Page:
We’re reading SHACKLETON’S MAN GOES SOUTH by Tony White

29 May

The first novel ever published by London’s Science Museum is a triumph of controlled anger, says David Gullen

Shackleton’s Man Goes South
Tony White
Science Museum London, ebook (free) / PPB, £10.00 from the bookshop while stocks last

Early in the Twentieth Century men went to Antarctica from the Northern hemisphere. They went for science, and for adventure. Some became heroes because they lived; some, because they died. Scott’s own tragedy overshadowed the rest of the expedition’s achievements. These included the discovery of fossils that showed the Antarctic was once warm enough to be covered in forest, even though the continent was positioned essentially where it is today – at the South Pole. Others such as George Simpson, meteorologist for Scott’s 1910 Terra Nova expedition (pictured above), wrote science fiction.

In the near future of Tony White’s novel, women go South too. They are following their menfolk, fleeing an environmental catastrophe that has simultaneously devastated half the world and made Antarctica a habitable refuge. South Georgia is smothered by a new city: a decadent, corrupt and violent frontier. Part refugee camp, part fin-de-siècle Shanghai, it swarms with boat people, gangsters and soldiers from the north.

Part fiction, part historical narrative, part science journalism, Shackleton’s Man Goes South depicts an adventure as magnificent and dreadful as Scott’s or Shackleton’s. Commissioned by the Science Museum as part of a five-year programme of contemporary art on the subject of climate, this is a book about going forwards by going back. Characters in the future echo those from the past; as clues from fossils and ice cores tell us about a warmer past, and hint at the future.

In that future, the climate refugee Emily flees south to supposed safety in the company of the complex and conflicted human trafficker Browning. Meanwhile, White skilfully conducts a parallel journey through conversations and interviews with contemporary scientists, and delves into the documentation of the Intergovernmental Panel on Climate Change. The cyclic nature of climate reveals that what has come before can come again. The world of the future, Emily’s world, depends on what happens in the present. Get this wrong and we’re all going South.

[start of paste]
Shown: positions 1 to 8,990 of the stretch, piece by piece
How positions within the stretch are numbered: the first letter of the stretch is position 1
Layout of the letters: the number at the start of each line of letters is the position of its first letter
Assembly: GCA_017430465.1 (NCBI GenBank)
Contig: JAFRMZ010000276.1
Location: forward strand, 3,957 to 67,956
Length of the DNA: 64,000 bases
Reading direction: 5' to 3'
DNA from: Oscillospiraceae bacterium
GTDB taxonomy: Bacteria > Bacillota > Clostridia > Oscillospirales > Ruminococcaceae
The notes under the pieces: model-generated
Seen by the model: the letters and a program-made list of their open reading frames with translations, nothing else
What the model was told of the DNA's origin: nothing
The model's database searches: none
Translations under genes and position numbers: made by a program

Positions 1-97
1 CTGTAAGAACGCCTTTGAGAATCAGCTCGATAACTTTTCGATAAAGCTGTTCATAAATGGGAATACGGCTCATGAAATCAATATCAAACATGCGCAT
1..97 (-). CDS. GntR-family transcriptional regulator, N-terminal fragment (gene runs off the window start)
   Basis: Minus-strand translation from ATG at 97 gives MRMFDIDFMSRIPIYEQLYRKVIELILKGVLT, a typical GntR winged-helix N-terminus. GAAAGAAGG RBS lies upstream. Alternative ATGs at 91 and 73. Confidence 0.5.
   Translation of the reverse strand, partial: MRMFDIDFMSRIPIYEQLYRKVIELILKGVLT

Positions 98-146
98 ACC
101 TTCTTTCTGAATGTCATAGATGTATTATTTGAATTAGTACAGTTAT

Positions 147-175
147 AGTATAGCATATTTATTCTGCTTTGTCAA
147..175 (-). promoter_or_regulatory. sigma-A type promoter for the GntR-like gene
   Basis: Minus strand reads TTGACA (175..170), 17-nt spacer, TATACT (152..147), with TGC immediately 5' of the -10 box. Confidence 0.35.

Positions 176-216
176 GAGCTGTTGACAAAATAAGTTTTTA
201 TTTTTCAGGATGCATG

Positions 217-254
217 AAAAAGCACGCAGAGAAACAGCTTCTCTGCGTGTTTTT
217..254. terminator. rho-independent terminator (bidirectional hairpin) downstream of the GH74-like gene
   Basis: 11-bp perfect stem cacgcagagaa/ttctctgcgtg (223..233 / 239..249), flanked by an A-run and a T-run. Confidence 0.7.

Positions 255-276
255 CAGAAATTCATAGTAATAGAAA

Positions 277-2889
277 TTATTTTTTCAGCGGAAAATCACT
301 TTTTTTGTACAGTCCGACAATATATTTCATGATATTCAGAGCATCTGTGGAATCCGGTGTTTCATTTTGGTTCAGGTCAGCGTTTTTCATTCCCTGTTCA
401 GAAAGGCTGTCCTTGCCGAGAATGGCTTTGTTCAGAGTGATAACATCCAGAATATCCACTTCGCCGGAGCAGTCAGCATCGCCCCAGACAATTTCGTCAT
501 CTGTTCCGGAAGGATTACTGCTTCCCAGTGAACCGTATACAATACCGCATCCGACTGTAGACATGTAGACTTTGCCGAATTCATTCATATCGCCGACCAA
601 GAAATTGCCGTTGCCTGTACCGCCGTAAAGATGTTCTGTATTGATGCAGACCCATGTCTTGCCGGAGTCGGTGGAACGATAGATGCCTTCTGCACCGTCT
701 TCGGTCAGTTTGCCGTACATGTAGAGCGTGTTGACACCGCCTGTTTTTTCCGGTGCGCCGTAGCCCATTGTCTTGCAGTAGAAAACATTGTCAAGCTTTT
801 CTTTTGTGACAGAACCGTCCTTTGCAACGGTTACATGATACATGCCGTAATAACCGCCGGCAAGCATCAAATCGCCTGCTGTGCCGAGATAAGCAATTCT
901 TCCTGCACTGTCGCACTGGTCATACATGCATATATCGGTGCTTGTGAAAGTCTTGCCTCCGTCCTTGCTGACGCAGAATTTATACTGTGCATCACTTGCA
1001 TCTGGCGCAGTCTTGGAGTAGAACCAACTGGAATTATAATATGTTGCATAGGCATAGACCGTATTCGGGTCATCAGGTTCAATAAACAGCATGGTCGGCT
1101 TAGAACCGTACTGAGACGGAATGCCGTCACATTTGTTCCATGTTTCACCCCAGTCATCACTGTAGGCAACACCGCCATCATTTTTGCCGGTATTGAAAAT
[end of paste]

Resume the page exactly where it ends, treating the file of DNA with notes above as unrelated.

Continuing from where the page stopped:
It’s not often that fiction, a novel, genuinely manages to shock. There’s a kind of madness in this angry, passionate and vivid book. It captures the hubris that comes of being human, the grand dreams and cold necessities that send one person on wild, doomed expeditions while another sells children or waterboards prisoners in the name of liberty. It leads you into strange and half-understood places.

Yes, the pace falters sometimes. The digression into the origins of eugenics, and George Simpson’s possible involvement, doesn’t really justify its keep. Still, one of the delights of the Enlightenment was the belief that no one thing, no field of knowledge, of understanding, was more important than another. Science, philosophy, literature and art – all informed the human condition. Tony White has synthesised his own small enlightenment in this book. He does not presume to tell us how the world functions, or how we find meaning in it. He does pinpoint what we are doing to it, and what our responses are right now to the effects we are having.

Some of these responses are frightening. Others are farcical. Quite a few are both. In the IPCCs Summary for Policymakers: Emissions Scenarios, for instance, White discovered a dangerous new kind of fiction:

“All scenarios describe futures that are generally more affluent than today.”

So much for realism. White’s brutally fascinating story of past, present, and future feels far more solid.

Shackleton’s Man Goes South is available for free download until late July from London’s Science Museum website.

The Atmosphere Gallery houses an exhibition to accompany the book (below)

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